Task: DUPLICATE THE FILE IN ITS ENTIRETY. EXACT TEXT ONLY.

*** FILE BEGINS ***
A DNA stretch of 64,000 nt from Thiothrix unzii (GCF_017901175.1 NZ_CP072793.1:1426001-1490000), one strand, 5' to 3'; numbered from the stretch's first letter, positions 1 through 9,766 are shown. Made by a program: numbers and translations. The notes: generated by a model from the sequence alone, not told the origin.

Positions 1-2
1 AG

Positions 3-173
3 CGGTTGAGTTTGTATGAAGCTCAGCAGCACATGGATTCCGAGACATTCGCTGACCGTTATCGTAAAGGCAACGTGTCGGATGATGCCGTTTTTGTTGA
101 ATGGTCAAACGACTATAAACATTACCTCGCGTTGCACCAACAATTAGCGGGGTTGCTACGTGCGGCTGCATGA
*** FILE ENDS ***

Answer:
A DNA stretch of 64,000 nt from Thiothrix unzii (GCF_017901175.1 NZ_CP072793.1:1426001-1490000), one strand, 5' to 3'; numbered from the stretch's first letter, positions 1 through 9,766 are shown. Made by a program: numbers and translations. The notes: generated by a model from the sequence alone, not told the origin.

Positions 1-2
1 AG

Positions 3-173
3 CGGTTGAGTTTGTATGAAGCTCAGCAGCACATGGATTCCGAGACATTCGCTGACCGTTATCGTAAAGGCAACGTGTCGGATGATGCCGTTTTTGTTGA
101 ATGGTCAAACGACTATAAACATTACCTCGCGTTGCACCAACAATTAGCGGGGTTGCTACGTGCGGCTGCATGA